wireless router is just a box with antennas that allows you to
surf the Internet on your laptop anywhere within about a 200-foot
radius (about two-thirds of a football field). In a populated spot,
like an apartment complex, quite a few neighbors fall within that
200 foot range; and if you’re like a lot of people, you never
bothered to password protect access to your router and the valuable
Internet service it broadcasts.
So, what do you get when you mix an unsecured wireless router
with a densely populated neighborhood of Internet users–an ample
supply of digital “piggybackers” ready to access the Internet
through your router free of charge. Is piggybacking theft? Not
necessarily. Indeed, some people leave their routers unprotected
intentionally–“sticking it to the man” by unleashing free Internet
service for the masses. Problems arise, however, when too many
neighbors piggyback at once, clogging up bandwidth and reducing
your Internet connection speed to a trickle. An article in the New
York Times shows that a bit of benign wireless free-loading can
quickly turn into a miniature tragedy of the digital commons.
As you read the article, think about how you would classify
Internet service through a wireless router. Is the service a
private good, a natural monopoly, a public good, or a common
resource? What’s the difference between a password-protected router
and an unsecured one?
Read the original article, then click Continue to answer the
|1.||According to Jonathan Bettino of Belkin, a corporation that
manufactures wireless routers, how many American households had
wireless access to the Internet in 2003?
|2.||In 2004, the owners of tomshardware.com surveyed the Los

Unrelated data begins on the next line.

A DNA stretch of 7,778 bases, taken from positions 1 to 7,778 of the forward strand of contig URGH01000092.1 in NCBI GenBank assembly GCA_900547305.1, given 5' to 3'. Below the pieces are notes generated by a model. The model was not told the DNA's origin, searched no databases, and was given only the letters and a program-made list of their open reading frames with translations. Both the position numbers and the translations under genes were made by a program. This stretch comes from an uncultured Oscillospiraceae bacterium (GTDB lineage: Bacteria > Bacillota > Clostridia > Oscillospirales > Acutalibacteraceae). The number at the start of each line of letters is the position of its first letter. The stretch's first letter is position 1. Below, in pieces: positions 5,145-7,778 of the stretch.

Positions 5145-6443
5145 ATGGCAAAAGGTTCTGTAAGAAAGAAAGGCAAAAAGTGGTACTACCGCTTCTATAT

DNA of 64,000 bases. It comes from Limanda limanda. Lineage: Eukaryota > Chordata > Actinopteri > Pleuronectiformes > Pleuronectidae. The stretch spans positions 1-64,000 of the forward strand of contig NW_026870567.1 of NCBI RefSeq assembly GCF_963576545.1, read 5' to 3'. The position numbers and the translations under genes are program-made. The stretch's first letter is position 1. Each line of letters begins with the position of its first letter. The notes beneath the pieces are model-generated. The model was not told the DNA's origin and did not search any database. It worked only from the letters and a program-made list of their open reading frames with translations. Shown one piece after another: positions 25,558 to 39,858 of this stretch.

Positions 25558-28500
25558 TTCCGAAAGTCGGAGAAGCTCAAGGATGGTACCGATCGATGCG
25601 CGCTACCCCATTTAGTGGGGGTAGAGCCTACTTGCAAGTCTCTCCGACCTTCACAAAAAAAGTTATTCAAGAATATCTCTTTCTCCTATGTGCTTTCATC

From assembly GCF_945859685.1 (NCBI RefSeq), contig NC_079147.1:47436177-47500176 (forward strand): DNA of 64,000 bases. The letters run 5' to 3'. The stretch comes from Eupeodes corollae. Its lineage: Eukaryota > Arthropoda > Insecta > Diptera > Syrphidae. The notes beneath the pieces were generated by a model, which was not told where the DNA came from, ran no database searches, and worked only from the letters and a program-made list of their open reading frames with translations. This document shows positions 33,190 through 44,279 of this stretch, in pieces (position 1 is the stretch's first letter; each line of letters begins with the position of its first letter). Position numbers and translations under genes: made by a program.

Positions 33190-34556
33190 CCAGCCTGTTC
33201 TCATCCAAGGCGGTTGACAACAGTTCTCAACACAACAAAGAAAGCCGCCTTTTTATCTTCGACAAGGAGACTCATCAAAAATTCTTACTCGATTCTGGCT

Angeles area for wireless networks. Of the networks logged by the
survey, how many were encrypted?
You can classify goods by asking a couple of questions:
Is the good rival?
Is the good excludable?
Asking the questions allows you to classify a good or service as
a private good, a natural monopoly, a common resource, or a public
|Excludable||Private good||Natural monopoly|
|Non-excludable||Common resource||Public good|
A good is excludable when people who don’t pay can be prevented
from using it. A good is rival when one person’s consumption of the
good reduces the amount available for others. Here are some
An apple is a private good–sellers can exclude those who don’t
pay, and fewer apples remain after a paying costumer eats one.
Cable television is a natural monopoly–cable providers can
exclude non-paying customers (although cable theft is not unusual),
but when one person watches a show there isn’t any less of the show
available for others.
A congested road is a common resource–anyone can drive on the
road without paying, but adding one more driver to the road
increases congestion and slows the trip for other drivers.
National defense is a public good–even tax evaders get
protection if America is threatened.
|The services provided by wireless networks are more difficult
to classify than apples and national defense. The type of good that
characterizes a wireless network depends on the circumstances in
which the network is used. Are there a lot of piggyback users? Is
the network secure?
Use the table to help you classify the wireless networks in each of
|4.1.||Srihari lives in a densely populated apartment complex. He
purchases a wireless router but fails to secure his network with a
password. As a result, anyone within 200 feet of Srihari’s router
can access the Internet free of charge.
Initially, only a couple of Srihari’s neighbors piggyback on his
|4.2.||After a few months, lots of Srihari’s neighbors get hip to his
unsecured network. As more and more of them piggyback on his
network, they begin crowding bandwidth and Srihari’s Internet
connection speed slows to a crawl.
True or False: With lots of piggybacking neighbors, Srihari’s
|4.3.||Again, Sriahri’s Internet connection speed slows to a crawl as
more and more of his neighbors piggyback on his wireless network,
crowding bandwidth. In the case where the network is unsecured and
congested with lots of piggybackers, it most closely resembles
|4.5.||Having solved his piggybacking problems by protecting his
network, Srihari comes up with an idea to get a bit of cash towards
his monthly Internet service bill. He begins collecting a fee from
a few of his neighbors in exchange for his network password.
Between Srihari and a handful of paying neighbors who access his